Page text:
Nor will PMC be the only source for any of these articles. The policy only applies to articles that have been published elsewhere, so fears of "government censorship" through control of PMC are entirely misplaced.

Will this policy cause journals to lose subscribers?

The policy makes several large concessions to publishers designed to preserve subscriber incentives and publisher revenue. Beyond these concessions there are several background reasons to think that subscriptions will not suffer.
  1. Deposit in PMC is voluntary. Many authors will not participate.
  2. PMC will not release the free online edition of an article until some time after publication. --up to 12 months and perhaps even beyond. Only the publisher can authorize release earlier than the author did. This gives libraries a reason to maintain their subscriptions. Here's how the Association of College and Research Libraries put it in its comment on the NIH policy: "We wish to emphasize, above all, that academic libraries will not cancel journal subscriptions as a result of this plan....Even if libraries wished to consider the availability of NIH-funded articles when making journal cancellation decisions, they would have no reasonable way of determining what articles in specific journals would become openly accessible after the embargo period."
  3. PMC will distribute the version approved by a journal's peer-review process but not necessarily the version polished and revised by the journal's copy editors. This makes the journal the exclusive distributor of the final, official edition --forever, if that is its choice. PMC will only distribute the copy-edited, published version with the publisher's consent.
  4. Most issues of most journals publish more than NIH-funded research. This means that PMC will only provide free online access to a subset of the articles in a given issue of a given journal, again preserving library incentives to maintain their subscriptions. (The NIH estimates that articles based on NIH-funded research comprise only about 10% of the annual volume of biomedical journal articles.)
  5. Most journals publish more than peer-reviewed research articles, including letters, editorials, opinion pieces, review articles, book reviews, news, and conference information. NIH is not asking authors to deposit any of these in PMC.
  6. Some journals report that delayed open access increases subscriptions. For example, the American Society for Cell Biology reports that subscriptions and submissions to Molecular Biology of the Cell both grew steadily after it adopted the policy to provide open access to its articles with just a two-month delay. The increase seems to be a result of the heightened visibility, citation impact, and usage of the journal's articles.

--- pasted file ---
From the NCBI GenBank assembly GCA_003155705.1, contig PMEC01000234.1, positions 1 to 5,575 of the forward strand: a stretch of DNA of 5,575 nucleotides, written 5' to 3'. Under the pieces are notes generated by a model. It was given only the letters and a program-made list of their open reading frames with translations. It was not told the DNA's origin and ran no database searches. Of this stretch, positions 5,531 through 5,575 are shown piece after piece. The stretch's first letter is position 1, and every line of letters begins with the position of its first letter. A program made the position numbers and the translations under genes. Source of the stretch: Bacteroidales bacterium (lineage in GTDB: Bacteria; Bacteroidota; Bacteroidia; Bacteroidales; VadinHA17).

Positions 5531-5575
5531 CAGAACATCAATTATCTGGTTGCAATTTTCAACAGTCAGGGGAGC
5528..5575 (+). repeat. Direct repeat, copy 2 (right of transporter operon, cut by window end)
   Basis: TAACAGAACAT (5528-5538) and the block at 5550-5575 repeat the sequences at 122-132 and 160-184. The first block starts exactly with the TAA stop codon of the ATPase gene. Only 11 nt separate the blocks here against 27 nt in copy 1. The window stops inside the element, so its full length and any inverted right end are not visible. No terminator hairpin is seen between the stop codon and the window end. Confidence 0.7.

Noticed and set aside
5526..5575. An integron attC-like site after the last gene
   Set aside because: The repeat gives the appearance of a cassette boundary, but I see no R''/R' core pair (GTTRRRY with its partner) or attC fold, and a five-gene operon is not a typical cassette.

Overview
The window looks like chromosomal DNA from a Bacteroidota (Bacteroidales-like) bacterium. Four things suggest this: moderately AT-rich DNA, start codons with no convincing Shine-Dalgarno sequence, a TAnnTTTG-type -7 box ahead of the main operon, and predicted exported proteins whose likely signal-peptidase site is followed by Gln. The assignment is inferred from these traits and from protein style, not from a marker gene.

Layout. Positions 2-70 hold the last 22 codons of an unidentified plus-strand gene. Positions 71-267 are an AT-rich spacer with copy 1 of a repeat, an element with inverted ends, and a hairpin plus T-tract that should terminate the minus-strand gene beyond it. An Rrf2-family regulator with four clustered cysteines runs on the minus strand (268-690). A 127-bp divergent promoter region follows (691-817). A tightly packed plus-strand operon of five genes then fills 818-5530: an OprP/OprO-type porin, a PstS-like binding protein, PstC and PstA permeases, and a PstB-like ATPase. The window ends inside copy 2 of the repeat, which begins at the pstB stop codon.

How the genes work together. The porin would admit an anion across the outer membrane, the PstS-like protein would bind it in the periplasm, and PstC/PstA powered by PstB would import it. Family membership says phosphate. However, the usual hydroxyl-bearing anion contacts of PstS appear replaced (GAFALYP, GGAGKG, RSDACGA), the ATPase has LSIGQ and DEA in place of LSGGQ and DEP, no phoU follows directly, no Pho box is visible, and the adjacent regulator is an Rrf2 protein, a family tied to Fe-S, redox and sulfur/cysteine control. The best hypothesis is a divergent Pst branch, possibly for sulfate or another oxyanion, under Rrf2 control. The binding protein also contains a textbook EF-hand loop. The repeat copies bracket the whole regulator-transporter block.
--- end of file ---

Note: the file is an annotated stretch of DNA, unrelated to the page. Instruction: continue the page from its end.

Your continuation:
7. In physics, where nearly 100% of new articles are freely available from birth in an open-access archive (arXiv), subscription-based journals have continued to thrive. Moreover, two leading publishers of physics journals, the American Physical Society and the Institute of Physics, are so comfortable with arXiv that they have launched their own mirrors of it. (See the APS mirror and news of the IOP's intention to launch one of its own.)
  8. A study commissioned by the ALPSP (March 2006) found that high journal prices far surpassed OA archiving as a cause of journal cancellations.
  9. The NIH policy essentially calls for the free online archiving of refereed articles or postprints after a ccertain delay. Elsevier, the world's largest publisher of scholarly journals (more than 1,800+) already permits its authors to deposit their postprints in free online archives, and with no delay at all. Moreover, Elsevier allows free online archiving of the final version of the text, after both peer review and copy editing. Many other journals are adopting similar policies, especially since Elsevier announced its policy in June 2004. For example, SAGE Publications adopted the same policy in October 2004. If free online archiving of postprints harmed a journal's subscriber base, then the number of subscription-based journals permitting it would not be increasing.

Will this policy restrict the freedom of authors to publish in the journals of their choice?

  1. Participation is voluntary. Authors who dislike the policy needn't deposit their articles in PMC.
  2. The policy encourages and facilitates postprint archiving, without mandating it. But all open-access (OA) journals and about 80% of surveyed non-OA journals already permit postprint archiving. So NIH-funded authors will be able to choose among all OA journals and 80% of the rest. Indeed, there are indications that this latter number may grow. The number of journals that permit postprint archiving has been rising steadily since Reed-Elsevier decided to do so in June 2004. For example, SAGE Publications adopted the same policy in October 2004. Moreover, a February 2004 study showed that an overwhelming majority of authors surveyed would "willingly" abide by a free online archiving requirement from their funding agency.